From the wind-beaten limestone at Castle Hill to the clay cliffs by the Ahuriri, this is a land of contrast. Hot, flat grey stones next to cold, rushing water. Aotearoa New Zealand. We occupy a unique place and culture – standing on the edge of the world, knowing it is not wedged shut.

How did you spend Waitangi weekend? And what is your favourite detour on the way home?

New books in the Aotearoa New Zealand Centre

The usual varied collection has turned up in ANZC – the reference centre of the library – this week:

  • coverRuth Naumann’s non-fiction books for children are beautifully set out and packed with good classroom and study ideas. Two that have just arrived are Te ao o te Maori (The world of the Maori) written by Ruth Naumann and Frank Winiata and Passchendaele also by Ruth Naumann.
  • Somebody stole my game by Chris Laidlaw, who is not happy with the current commercial state of New Zealand rugby.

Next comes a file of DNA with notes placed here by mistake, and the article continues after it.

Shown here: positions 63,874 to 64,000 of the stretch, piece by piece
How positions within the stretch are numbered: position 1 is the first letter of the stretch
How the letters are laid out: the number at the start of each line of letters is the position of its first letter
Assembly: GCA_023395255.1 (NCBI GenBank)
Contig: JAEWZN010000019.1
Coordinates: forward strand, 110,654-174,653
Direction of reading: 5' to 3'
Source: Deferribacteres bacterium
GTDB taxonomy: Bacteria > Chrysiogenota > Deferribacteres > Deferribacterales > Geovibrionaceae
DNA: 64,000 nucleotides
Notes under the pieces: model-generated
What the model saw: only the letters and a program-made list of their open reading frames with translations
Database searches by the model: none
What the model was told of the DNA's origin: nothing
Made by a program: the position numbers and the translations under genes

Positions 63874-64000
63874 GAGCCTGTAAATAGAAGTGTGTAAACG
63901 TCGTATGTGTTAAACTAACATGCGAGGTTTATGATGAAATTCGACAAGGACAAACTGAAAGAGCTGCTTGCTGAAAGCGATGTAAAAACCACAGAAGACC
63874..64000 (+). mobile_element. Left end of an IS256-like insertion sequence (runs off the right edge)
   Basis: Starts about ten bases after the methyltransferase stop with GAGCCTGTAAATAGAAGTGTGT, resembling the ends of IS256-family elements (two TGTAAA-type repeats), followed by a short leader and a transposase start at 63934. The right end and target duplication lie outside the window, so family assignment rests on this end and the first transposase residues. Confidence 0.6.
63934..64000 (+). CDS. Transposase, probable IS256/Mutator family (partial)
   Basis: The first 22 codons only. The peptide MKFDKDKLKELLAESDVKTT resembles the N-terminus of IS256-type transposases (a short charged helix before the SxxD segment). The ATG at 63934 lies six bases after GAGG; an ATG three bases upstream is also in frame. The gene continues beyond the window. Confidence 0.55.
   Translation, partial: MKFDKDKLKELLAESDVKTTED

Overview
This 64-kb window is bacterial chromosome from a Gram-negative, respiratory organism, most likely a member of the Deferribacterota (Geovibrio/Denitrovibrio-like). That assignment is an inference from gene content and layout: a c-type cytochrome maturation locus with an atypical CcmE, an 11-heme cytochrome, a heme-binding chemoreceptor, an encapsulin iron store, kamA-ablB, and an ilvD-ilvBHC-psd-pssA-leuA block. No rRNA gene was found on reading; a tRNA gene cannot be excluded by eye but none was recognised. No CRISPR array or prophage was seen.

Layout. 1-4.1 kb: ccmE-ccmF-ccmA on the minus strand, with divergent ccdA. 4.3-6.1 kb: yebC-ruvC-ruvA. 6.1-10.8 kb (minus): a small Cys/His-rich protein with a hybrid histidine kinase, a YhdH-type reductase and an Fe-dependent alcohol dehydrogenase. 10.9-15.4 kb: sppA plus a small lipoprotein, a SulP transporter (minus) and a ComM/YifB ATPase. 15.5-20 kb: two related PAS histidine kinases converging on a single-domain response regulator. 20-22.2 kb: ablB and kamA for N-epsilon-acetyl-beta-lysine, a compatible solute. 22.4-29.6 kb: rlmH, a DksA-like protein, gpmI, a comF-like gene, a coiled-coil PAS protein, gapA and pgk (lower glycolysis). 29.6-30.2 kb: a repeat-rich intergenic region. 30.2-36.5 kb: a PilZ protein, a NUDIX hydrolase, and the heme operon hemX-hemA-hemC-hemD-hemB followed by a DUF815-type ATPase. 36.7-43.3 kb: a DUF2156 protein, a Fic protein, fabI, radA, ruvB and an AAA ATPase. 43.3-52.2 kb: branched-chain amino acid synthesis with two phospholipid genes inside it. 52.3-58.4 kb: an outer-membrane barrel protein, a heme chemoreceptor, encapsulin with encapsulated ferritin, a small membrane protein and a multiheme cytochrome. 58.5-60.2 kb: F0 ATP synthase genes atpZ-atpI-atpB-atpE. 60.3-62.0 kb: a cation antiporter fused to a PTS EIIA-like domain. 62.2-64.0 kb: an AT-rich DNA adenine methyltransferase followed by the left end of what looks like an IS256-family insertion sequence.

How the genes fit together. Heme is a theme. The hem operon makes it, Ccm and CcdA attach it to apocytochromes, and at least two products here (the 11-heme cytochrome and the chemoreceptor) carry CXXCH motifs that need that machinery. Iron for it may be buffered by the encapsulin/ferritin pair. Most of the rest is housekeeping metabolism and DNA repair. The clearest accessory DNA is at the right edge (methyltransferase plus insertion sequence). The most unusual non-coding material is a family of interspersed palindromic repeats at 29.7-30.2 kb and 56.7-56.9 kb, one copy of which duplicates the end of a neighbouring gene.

• Fiordland: news, views & anecdotes, pre-1911: excerpts from Papers Past compiled by Merv Halliday is a type of history we may be seeing a great deal more of now that many of our old newspapers are being digitised.
  • Under the influence: reshaping New Zealand’s drinking culture by Bev James can also be viewed online.
  • Bruce McLaren: a celebration of a Kiwi icon edited by Michael Clark and Jim Barclay, includes personal tales from those who knew him and many photographs of Bruce McLaren and his life in motor racing.
  • Simon Toomey decided to write a blog when he found he had terminal melanoma. Just months to live is a collection of blog posts, following the thoughts and experiences of this young man in his twenties as he comes to terms with his fate.
  • And in the morning, a DVD directed by Colin Jamieson and Jennifer Barrer, is a compilation of interview, personal reflection and archival footage of World War II soldiers returning home.